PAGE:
UU congregation celebrates 325-year-old building
Hingham, Mass., church dates to Puritan era.
Old Ship began as a meetinghouse, which meant that the building was used for both civic and religious purposes. Built out of local pine, the building features arched ceiling support beams typical of the English Gothic style. The building is further distinguished by being the first American structure to use a king post—part of a truss that allows the building to be wider.
The origin of the name Old Ship is not known for certain. One of the most likely explanations, said Marty Saunders, the congregation's historian, is that the spire was used as a mariner's landmark.
The congregation showed its liberal bent early on, according to Saunders. The people who colonized Hingham were eager to get as far away from the influence of the Puritans in the Massachusetts Bay Colony as they could, so they settled in Hingham, twenty miles south of Boston. Ebenezer Gay, who served as the congregation's pastor from 1718 to 1787, rejected Calvinism in favor of Arminianism, the precursor of American Unitarianism. By the end of the eighteenth century, the congregation was essentially Unitarian, according to the Rev. Ken Read–Brown, the church's minister for the last twenty years.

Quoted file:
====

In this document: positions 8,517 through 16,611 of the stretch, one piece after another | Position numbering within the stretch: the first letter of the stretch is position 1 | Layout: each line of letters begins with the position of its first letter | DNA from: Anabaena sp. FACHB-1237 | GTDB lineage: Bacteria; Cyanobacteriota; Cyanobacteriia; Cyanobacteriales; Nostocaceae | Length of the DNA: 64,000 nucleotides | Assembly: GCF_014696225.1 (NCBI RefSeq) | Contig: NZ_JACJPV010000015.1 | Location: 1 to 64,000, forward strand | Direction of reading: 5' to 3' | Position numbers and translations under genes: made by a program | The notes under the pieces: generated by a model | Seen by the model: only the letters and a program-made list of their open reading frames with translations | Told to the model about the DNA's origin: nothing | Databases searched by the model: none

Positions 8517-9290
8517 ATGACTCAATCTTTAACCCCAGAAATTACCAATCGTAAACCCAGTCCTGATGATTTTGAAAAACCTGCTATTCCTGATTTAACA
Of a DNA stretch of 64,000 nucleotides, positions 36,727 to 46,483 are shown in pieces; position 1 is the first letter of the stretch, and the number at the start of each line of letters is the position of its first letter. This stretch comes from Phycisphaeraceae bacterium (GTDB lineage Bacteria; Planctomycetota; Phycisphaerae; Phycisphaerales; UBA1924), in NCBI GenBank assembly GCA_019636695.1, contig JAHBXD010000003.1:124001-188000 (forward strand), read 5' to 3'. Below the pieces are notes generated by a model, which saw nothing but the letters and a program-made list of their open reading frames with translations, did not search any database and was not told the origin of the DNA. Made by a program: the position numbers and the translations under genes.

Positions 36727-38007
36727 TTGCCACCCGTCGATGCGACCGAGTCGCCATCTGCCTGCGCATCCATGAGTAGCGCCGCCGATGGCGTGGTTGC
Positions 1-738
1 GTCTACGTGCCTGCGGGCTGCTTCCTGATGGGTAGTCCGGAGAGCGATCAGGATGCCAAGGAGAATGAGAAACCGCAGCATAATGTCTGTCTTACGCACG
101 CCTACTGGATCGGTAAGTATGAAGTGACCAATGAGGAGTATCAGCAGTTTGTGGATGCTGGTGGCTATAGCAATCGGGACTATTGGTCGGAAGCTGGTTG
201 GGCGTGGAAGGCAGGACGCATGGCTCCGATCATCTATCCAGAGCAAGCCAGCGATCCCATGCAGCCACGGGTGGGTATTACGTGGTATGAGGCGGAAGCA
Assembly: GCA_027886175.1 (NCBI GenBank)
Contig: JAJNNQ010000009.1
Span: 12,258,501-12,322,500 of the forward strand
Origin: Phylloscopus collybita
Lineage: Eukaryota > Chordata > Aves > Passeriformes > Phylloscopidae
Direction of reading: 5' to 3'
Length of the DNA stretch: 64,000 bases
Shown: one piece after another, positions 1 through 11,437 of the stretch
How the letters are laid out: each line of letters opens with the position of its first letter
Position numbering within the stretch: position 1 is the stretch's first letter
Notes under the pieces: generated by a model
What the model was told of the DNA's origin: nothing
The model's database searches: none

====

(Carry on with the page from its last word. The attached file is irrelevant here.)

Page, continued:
The building is a source of inspiration for many, including Saunders. “When I go there, I think about all of the history that this building has lived through,” she said. “I like feeling that I'm a part of that.”